• Farmers claim hundreds detained across Punjab, police say 46 people in custody
• Kissan Ittehad leader announces plans to block highways across province; PTI lends support
• Punjab likely to unveil wheat policy in assembly today

LAHORE: As farmers from across the province thronged The Mall to record their protest against what they believe to be an unfair wheat procurement policy, a heavy contingent of Punjab police in anti-riot gear rounded up scores of their number, on Monday.

The farmers had taken to the streets against an inordinate delay in the purchase of grain and the decision to reduce the provincial procurement quota from over 4 million tonnes to 2.3m tonnes.

 Lahore: A protesting farmer is bundled into a prison van by police, on Monday night. —Murtaza Ali / White Star
Lahore: A protesting farmer is bundled into a prison van by police, on Monday night. —Murtaza Ali / White Star

The protesters, led by Kissan Ittehad Pakistan, managed to assemble at the GPO Chowk on The Mall and attempted to march towards the Punjab Assembly, where a heavy contingent of police intercepted them. Police not only blocked the road by placing containers, but also arrested several protesters.

Kissan Ittehad Pakistan General Secretary Mian Umair Masood, who led the demonstration, told Dawn that more than 250 farmers were arrested by police in Lahore. He, however, managed to evade arrest himself.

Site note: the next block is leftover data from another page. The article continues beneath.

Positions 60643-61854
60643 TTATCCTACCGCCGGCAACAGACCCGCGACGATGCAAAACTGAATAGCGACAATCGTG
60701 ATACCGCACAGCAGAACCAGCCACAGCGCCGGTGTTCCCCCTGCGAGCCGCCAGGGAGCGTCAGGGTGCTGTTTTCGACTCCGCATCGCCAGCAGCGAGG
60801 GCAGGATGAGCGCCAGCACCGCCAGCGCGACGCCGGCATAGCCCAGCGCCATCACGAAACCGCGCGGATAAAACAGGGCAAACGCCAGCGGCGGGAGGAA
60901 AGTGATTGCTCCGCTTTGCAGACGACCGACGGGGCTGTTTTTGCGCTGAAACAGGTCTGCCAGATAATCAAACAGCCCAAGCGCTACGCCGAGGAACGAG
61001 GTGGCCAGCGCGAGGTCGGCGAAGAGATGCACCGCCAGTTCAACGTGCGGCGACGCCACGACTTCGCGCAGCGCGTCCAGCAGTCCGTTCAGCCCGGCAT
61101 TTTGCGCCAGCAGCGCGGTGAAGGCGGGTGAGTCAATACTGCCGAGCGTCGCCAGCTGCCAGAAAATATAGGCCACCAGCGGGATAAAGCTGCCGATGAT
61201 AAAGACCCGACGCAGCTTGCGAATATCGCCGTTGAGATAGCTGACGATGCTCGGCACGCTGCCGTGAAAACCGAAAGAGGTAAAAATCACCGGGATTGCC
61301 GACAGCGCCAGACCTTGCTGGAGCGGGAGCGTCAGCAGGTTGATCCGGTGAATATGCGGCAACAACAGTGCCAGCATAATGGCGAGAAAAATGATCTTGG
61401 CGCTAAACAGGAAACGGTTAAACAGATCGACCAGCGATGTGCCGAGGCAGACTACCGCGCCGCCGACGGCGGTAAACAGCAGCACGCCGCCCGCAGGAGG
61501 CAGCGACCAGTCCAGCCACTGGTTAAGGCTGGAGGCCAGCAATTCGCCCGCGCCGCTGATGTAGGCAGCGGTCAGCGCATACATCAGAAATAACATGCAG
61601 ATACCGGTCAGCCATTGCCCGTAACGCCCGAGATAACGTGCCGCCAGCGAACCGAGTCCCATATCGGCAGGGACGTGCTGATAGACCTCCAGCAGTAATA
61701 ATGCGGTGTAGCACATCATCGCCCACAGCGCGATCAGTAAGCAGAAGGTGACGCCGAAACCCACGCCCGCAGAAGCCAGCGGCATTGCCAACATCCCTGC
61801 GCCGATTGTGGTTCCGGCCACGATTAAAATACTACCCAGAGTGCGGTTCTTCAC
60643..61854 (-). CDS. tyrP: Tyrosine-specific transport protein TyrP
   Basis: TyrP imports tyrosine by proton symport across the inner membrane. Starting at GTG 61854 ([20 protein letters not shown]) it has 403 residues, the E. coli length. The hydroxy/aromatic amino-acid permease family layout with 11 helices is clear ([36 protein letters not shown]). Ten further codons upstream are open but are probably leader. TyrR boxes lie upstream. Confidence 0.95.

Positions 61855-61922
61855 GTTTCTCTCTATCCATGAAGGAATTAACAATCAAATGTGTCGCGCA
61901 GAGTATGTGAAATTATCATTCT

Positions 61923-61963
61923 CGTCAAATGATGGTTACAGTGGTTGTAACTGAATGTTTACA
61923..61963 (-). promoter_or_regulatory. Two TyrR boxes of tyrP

There were reports that arrests were also made in Rahim Yar Khan, Khanewal, Vehari, Kasur, Multan, Sadiqabad, Pakpattan, Muzaffargarh, and Sahiwal districts. Police sources, however, claimed 46 protesters were taken into custody: 30 from The Mall and 16 from Manga Mandi.

‘Province-wide protests’

Mian Umair said they were planning to block highways across the province with the help of their families and livestock, which would be brought to roads. The protesting farmers have also found their allies in the opposition, particularly the PTI and the Jammat-i-Islami, as well as in lawmakers from the treasury benches who are apprehensive about the procurement policy.